A deliciously tempting ‘model kindy’ made out of gingerbread and covered in icing and other goodies, from the early photo albums of our Association.
In 2005, Russell Sears (73) shared a story with the Richmond Kindergarten children. Russell had his first story time with the kindergarten in 1932 when he was a kindy kid himself and came back in 2005 as a volunteer in the Story Readers Programme to share his own experiences of Richmond Kindergarten in the 1930s.
Su Blacklock, Head Teacher at the time of our centenary, had been at Richmond since 1978 and shared some of her most notable memories with us from training.
Su trained in 1970/71 and she remembers her training and early days in kindergarten well, noting that things were done quite differently then to the expectations today.
“When I first started teaching, at 12 o’clock, the morning session finished and we used to send all the children away on their trikes down the street. You’d stand at the corner and all the mothers who were stay-at-home mums would come out of their houses stand next to their letterboxes and wait for their children to peddle home for lunch.”
One of the greatest changes, Su’s noticed has been in the technology available to children and kindergartens.
“When you took photos, you had to wait until the film was used, then take it to the chemist, and sometimes only four would have worked out. Now you can just take heaps and heaps of digital photos, or make movies, and it’s great for the children to visually share what they’ve been doing. The technology changes are a fabulous aspect. I remember in the early days, to do a newsletter for parents, you had the old gestetner, with a stencil and meths, that you turned by hand, and spent all Friday afternoon churning out 80 newsletters.”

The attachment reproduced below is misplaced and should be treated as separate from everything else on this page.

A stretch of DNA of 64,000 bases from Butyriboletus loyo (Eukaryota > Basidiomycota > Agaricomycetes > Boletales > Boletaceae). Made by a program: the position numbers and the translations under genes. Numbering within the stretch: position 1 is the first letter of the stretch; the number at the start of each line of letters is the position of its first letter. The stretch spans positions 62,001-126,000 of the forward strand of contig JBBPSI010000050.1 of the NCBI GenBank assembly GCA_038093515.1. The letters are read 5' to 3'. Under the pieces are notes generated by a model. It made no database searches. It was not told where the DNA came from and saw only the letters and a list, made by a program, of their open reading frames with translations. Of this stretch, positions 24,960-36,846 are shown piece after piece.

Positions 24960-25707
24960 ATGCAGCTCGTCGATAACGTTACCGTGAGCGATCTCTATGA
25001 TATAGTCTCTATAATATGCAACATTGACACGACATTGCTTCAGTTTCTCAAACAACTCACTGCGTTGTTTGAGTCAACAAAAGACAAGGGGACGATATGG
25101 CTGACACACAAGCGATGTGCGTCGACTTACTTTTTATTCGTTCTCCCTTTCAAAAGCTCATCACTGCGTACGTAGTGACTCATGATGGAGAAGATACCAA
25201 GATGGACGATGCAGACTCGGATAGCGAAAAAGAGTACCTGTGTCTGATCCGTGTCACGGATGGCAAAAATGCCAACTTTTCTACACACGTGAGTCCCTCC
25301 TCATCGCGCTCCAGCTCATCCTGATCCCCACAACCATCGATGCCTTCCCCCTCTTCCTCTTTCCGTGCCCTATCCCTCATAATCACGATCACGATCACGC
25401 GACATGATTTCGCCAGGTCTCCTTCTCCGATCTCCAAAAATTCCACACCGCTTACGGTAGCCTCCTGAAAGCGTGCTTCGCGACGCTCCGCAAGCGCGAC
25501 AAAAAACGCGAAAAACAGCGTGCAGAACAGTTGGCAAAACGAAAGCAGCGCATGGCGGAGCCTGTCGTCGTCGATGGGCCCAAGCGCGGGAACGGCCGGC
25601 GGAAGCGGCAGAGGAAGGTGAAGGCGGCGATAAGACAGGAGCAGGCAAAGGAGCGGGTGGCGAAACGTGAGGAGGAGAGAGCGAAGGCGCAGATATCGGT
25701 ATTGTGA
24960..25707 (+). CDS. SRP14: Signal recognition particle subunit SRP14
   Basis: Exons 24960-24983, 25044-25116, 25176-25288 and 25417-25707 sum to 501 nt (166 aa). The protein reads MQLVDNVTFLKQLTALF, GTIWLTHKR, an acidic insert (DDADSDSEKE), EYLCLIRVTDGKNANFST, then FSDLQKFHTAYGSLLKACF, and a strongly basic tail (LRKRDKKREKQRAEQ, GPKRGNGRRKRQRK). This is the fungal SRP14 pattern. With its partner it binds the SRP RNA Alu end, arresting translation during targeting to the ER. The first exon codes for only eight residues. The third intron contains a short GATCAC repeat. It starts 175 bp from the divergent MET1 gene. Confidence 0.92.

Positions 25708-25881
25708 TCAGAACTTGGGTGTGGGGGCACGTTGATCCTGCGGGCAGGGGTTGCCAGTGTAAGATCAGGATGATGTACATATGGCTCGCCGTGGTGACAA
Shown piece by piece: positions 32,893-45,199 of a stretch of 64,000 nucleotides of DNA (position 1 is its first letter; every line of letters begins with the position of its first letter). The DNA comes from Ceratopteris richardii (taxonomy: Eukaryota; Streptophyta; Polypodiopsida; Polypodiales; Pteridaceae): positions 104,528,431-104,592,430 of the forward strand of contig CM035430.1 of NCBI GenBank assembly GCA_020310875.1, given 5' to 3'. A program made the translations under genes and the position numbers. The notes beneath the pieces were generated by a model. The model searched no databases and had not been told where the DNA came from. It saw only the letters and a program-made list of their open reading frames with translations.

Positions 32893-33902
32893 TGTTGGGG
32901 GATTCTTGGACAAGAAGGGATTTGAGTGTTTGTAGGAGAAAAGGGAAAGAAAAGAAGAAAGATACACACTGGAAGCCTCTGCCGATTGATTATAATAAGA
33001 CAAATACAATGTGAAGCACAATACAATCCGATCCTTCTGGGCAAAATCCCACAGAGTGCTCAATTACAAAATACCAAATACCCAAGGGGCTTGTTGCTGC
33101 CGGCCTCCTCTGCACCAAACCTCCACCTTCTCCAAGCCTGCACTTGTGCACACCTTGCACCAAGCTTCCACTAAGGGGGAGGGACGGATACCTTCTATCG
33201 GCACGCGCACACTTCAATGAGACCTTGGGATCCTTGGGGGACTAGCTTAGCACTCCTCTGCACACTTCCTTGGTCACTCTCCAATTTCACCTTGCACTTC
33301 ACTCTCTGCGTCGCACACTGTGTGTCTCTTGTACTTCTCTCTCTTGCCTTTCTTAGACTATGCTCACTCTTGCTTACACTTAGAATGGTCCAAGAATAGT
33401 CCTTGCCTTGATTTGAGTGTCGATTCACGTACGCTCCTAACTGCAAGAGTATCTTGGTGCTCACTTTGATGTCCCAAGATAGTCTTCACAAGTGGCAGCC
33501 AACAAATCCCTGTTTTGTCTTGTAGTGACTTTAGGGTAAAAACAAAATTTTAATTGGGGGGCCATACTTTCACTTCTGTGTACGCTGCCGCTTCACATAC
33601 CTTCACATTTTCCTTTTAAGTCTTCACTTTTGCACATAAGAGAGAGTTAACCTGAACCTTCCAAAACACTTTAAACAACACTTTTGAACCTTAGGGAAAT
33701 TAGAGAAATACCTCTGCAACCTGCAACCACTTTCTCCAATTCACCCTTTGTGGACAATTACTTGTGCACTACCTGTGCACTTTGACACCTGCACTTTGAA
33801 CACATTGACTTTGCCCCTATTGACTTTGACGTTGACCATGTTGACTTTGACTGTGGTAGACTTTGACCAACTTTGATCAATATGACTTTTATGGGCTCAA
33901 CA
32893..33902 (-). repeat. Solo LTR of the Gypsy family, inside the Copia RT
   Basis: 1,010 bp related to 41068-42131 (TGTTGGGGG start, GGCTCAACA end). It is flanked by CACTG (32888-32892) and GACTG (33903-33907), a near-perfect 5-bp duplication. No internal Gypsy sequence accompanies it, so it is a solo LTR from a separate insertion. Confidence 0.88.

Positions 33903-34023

With trained teachers, timetable changes and a smaller child to teacher ratio, Su says there’s been changes in how the children, teachers and family interact.
“When I first came into teaching, there was a ratio of 1:20, now it’s 1:10, you can do so much more, and you get to know families so much better. The children coming all day has really brought continuity for them too. I think the children’s profile books are one of the best things to happen to kindergarten. I love writing stories about the children, and letting parents and whānau see what their children are learning during the day.”
But while some of these small things may have changed, Su acknowledges that kindergarten’s main focus has been pretty consistent over the years.
“Kindergarten, since its inception, has been focused on children, families and communities, free play and the insistence on trained teachers. But other aspects are just totally, totally different,” says Su.
The marching band of young children at Kidsfirst Richmond in the 1930’s. Ready to play!
Kidsfirst Richmond celebrated its centenary in 2021. Of course, there was cake.